Reliable way to remove all japanning?

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Forum topic by Brett posted 02-05-2012 05:28 AM 12639 views 2 times favorited 13 replies Add to Favorites Watch
View Brett's profile


660 posts in 2706 days

02-05-2012 05:28 AM

What is a reliable way to remove all japanning from a plane?

I have a #6 that has only about #20 japanning remaining. I’ve used a citric acid bath to remove rust and paint stripper to remove some of the japaning, but there’s still about 10% left, mostly in hard-to-reach areas.

Can anyone recommend a solvent that will remove all the japanning without requiring a lot of scraping and sanding in nooks and crannies? I know sandblasting would work, but I don’t want to invest in the equipment.

(BTW, I’m planning to repaint or re-japan, which is why I’d like to remove all the old stuff first.)

-- More tools, fewer machines.

13 replies so far

View hhhopks's profile


651 posts in 2401 days

#1 posted 02-06-2012 09:04 PM

Isn’t the whole purpose of japaning is to restand all the harsh chemicals?

I would suggest using a wire brush or a dremel. You may try various type (disk, brush….etc). You should able to pick up some kind of rotatary tool pretty cheap (HF).

Sand blast will do it too but may remove too much and leave the tool pitted. I used to do that at work but have lost access since I changed job.

Personnally, I don’t like using chemical. Not a very enviornment friendly option. That is just my preference.

-- I'll be a woodworker when I grow up. HHHOPKS

View BigYin's profile


418 posts in 2440 days

#2 posted 02-06-2012 09:08 PM

dont sandblast, find someone locally who will blast with “Crushed walnut shell” or Crushed corn cob”
wont hurt the metal at all.

-- ... Never Apologise For Being Right ...

View DrDirt's profile


4424 posts in 3766 days

#3 posted 02-06-2012 09:14 PM

Ditto on blasting -
Because it is a convenient small part – TONS of companies out there have a blasting cabinet and could even powder coat for you, which would be even nicer than typical japanning or use of Krylon to finish.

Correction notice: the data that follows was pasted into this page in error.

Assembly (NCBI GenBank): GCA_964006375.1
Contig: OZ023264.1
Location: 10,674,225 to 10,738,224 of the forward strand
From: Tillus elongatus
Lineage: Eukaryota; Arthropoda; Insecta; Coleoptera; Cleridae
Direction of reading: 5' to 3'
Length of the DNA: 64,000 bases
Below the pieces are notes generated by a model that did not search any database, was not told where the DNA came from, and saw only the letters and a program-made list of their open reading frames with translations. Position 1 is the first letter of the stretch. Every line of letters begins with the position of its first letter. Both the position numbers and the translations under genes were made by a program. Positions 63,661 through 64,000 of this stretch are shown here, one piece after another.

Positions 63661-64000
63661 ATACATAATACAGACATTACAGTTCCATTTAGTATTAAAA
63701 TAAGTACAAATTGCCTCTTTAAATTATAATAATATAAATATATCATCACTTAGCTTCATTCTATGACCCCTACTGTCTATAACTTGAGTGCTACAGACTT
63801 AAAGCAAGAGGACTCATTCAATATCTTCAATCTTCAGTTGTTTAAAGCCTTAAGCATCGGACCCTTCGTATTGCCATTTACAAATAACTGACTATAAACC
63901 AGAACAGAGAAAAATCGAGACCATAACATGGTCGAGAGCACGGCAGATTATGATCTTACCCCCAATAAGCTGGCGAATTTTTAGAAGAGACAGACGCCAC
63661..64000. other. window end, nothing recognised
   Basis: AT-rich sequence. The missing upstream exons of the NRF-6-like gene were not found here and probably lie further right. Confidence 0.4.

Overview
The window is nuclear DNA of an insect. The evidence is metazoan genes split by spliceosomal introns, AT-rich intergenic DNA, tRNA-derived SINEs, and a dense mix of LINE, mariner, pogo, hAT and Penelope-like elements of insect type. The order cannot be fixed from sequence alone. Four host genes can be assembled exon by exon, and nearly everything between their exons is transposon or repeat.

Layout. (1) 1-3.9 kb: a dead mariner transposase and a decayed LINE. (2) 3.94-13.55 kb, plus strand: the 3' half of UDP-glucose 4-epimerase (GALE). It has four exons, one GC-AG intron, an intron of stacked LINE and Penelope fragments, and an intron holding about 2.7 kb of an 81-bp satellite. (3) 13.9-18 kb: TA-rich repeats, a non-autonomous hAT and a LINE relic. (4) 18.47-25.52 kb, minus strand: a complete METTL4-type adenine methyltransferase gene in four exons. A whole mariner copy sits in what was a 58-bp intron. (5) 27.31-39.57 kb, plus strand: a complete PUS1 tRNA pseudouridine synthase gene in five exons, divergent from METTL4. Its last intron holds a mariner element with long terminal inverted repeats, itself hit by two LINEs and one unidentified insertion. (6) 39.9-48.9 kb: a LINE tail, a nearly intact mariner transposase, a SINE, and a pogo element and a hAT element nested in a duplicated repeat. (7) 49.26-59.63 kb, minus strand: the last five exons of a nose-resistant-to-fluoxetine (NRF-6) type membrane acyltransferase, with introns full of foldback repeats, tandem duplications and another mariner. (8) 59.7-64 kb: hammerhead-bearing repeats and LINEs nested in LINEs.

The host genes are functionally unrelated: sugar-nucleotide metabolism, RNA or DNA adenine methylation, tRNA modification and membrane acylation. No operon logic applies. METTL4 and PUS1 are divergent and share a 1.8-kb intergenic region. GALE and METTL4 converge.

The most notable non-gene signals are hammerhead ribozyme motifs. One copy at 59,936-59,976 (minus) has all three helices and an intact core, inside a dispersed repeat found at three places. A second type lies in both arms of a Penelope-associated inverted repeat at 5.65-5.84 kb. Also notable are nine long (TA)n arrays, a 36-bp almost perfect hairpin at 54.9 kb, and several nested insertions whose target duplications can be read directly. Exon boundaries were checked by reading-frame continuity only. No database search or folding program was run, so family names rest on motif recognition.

-- “The two most important days in your life are the day you are born and the day you find out why.” Mark Twain

View HorizontalMike's profile


7758 posts in 2938 days

#4 posted 02-06-2012 09:21 PM

Electrolysis works great at removing all japanning WITHOUT doing any harm to the underlying metal. All it takes is a 2-10amp car battery charger, some copper wire, a couple of scrap pieces of steel plate (or the like), a 5gal bucket of large shallow plastic tub, and some some Washing Soda (local grocery store item—cheap).

Here is one I did with electrolysis:

-- HorizontalMike -- "Woodpeckers understand..."

View Zulu55's profile


72 posts in 2340 days

#5 posted 02-06-2012 09:27 PM

Wow, great link HorizontalMike! Thanks for sharing!

-- Adam - Langley, British Columbia (Canada)

View bigkev's profile


198 posts in 2652 days

#6 posted 02-06-2012 09:37 PM

I’ve done several planes and found that blasting with the walnut shells works best if you have access to it. Takes 5 minutes, no damage and super clean.

-- Kevin, South Carolina

View paratrooper34's profile


915 posts in 2975 days

#7 posted 02-06-2012 10:54 PM

I use electrolysis on planes that I restore and only a couple of them had all of the jappaning removed from the process. There was some left informers are such and I used a dental pick to get it out. Painted over them all with regular old spray paint. If you use this process, I suggest you use baking soda with the water. Arm and Hammer is what I use.